National Organization for Rare Disorders, Inc.

Skip to the navigation


It is possible that the main title of the report Kernicterus is not the name you expected. Please check the synonyms listing to find the alternate name(s) and disorder subdivision(s) covered by this report.


  • Bilirubin Encephalopathy

Disorder Subdivisions

  • None

General Discussion

Kernicterus is a rare neurological disorder characterized by excessive levels of bilirubin in the blood (hyperbilirubinemia) during infancy. Bilirubin is an orange-yellow bile pigment that is a byproduct of the natural breakdown of hemoglobin in red blood cells (hemolysis). Toxic levels of bilirubin may accumulate in the brain, potentially resulting in a variety of symptoms and physical findings. These symptoms may include lack of energy (lethargy), poor feeding habits, fever, and vomiting. Affected infants may also experience the absence of certain reflexes (e.g., Moro reflex, etc.); mild to severe muscle spasms including those in which the head and heels are bent backward and the body bows forward (opisthotonus); and/or uncontrolled involuntary muscle movements (spasticity). In some cases, infants with kernicterus may develop life-threatening complications.


In some cases, symptoms and physical findings of kernicterus appear two to five days after birth. Within the first few days of life, affected infants develop abnormally high levels of bilirubin in the blood (hyperbilirubinemia) and persistent yellowing of the skin, mucous membranes, and whites of the eyes (jaundice). Toxic levels of bilirubin may accumulate in certain areas of the brain (i.e., the basal ganglia and the brainstem), potentially resulting in a variety of symptoms and physical findings that, in some cases, may cause life-threatening complications.

Initial findings associated with kernicterus may vary from case to case, but often include lack of energy (lethargy) or drowsiness, poor feeding habits, fever, a shrill high-pitched cry, and/or absence of certain reflexes (e.g., Moro reflex, etc.). Affected infants may eventually experience respiratory distress, mild to severe muscle spasms including those in which the head and heels are bent backward and the body bows forward (opisthotonus), and/or diminished muscle tone (hypotonia).

As an affected infants ages, other symptoms and physical findings may develop including delayed and/or abnormal motions or motor development; convulsions or seizures; impaired ability to coordinate voluntary movements (ataxia); abnormal muscle rigidity resulting in muscle spasms (dystonia); slow, continuous, involuntary, writhing movements (athetosis) of the arms and legs (limbs) and/or entire body; problems with sensory perception; lack of upward gaze; and/or hearing loss. In some cases, affected infants may exhibit mental retardation and difficulty speaking (dysarthria). In most cases, the syndrome characteristic of kernicterus develops by three to four years of age.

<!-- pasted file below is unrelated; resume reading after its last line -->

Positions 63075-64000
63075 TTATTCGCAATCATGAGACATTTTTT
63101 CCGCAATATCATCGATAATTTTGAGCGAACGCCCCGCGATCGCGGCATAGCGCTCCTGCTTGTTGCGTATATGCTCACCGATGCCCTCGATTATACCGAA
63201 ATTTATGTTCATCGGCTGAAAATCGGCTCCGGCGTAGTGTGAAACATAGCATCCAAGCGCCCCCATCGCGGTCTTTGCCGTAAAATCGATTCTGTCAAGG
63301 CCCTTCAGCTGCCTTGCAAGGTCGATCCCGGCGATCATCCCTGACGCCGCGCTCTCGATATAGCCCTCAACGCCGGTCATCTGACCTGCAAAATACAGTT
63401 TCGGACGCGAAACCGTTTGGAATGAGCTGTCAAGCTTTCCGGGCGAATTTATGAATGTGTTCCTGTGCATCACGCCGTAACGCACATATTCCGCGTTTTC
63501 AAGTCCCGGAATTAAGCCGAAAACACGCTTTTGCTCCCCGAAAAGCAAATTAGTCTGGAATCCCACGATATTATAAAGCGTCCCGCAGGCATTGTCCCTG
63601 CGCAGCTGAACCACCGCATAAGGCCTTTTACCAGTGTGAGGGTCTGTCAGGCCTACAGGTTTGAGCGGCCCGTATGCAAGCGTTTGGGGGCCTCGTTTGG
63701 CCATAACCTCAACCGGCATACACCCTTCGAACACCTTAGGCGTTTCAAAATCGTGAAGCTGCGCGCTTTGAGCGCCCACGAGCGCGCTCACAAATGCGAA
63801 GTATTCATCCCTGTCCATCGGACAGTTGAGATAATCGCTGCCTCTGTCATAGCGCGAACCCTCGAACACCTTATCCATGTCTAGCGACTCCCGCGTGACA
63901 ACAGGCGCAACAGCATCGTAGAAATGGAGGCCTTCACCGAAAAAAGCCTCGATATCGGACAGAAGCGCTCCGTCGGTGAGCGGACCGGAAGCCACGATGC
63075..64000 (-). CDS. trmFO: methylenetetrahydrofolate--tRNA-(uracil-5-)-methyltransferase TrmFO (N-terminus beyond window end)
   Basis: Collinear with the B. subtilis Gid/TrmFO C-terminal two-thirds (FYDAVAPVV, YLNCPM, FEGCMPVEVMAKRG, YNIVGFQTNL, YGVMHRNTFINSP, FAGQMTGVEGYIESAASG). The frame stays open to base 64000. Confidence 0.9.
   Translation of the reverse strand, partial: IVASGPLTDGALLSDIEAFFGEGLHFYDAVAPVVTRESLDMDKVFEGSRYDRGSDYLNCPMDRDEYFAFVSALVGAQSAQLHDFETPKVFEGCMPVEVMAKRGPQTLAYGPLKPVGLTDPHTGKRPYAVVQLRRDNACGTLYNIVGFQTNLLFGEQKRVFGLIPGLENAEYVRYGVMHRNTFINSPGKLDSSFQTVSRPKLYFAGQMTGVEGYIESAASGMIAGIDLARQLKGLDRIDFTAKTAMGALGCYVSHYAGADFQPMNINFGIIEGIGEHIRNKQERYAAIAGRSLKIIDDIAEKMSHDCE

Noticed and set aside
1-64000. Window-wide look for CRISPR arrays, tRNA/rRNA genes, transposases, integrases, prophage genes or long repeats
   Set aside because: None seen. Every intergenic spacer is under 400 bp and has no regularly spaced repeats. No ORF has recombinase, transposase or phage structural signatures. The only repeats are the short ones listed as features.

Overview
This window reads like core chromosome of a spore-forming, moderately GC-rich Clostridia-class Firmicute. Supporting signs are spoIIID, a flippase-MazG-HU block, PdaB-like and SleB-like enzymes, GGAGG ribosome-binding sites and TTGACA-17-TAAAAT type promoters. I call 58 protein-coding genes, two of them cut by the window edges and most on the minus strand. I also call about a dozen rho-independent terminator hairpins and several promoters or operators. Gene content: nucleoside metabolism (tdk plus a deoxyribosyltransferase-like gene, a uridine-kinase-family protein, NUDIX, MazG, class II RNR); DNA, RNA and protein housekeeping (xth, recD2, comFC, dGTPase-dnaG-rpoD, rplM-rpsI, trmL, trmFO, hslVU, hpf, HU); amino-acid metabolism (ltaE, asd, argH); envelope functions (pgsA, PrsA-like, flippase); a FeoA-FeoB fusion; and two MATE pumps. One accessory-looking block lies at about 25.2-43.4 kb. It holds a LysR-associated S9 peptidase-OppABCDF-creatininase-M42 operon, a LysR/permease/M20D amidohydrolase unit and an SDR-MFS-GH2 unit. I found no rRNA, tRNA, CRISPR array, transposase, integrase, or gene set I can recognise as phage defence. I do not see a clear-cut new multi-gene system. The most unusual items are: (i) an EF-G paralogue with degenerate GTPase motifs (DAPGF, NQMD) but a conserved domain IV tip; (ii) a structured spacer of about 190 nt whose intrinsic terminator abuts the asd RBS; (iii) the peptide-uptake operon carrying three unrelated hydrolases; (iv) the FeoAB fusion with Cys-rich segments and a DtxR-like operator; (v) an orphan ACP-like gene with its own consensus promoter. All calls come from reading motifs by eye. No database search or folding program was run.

Some cases of kernicterus occur randomly, for no apparent reason (sporadically). According to the medical literature, excess levels of bilirubin (hyperbilirubinemia) alone is not sufficient to produce kernicterus. Potential causes may include Rh disease and/or unknown factors.

Rh Disease, also known as isoimmunization or Erythroblastosis Fetalis, can also cause jaundice during infancy that may lead to kernicterus. In Rh Disease, red blood cells from the fetus may cross the placenta and enter into the mother's bloodstream. This stimulates maternal antibody formation against these "foreign" blood cells. These antibodies eventually reach the fetus via the placenta and cause destruction of fetal red blood cells (hemolysis), resulting in low levels of circulating red blood cells (anemia) in the fetus. In response, the fetal bone marrow releases immature red blood cells (erythroblasts) into the fetal bloodstream. The hemoglobin from the destroyed red blood cells is broken down into bilirubin, a yellow-orange bile pigment. Bilirubin is cleared from the fetal bloodstream by crossing the placenta into the mother's bloodstream. However, after birth abnormally high levels of bilirubin (hyperbilirubinemia) may accumulate in the newborn's bloodstream and brain. This disease is now almost non-existent due to the availability of anti-Rh globulin, which prevents isoimmunization. (For more information on this disorder, choose "Rh Disease" as your search term in the Rare Disease Database.)

In some rare cases, kernicterus may result from a rare disorder known as Crigler-Najjar Syndrome Type I. (For more information on this disorder, choose "Crigler Najjar" as your search term in the Rare Disease Database.)

Affected Populations

Kernicterus is a rare neurological disorder that affects newborn infants of both sexes in equal numbers. Kernicterus occurs more often in premature infants than full-term infants.

Standard Therapies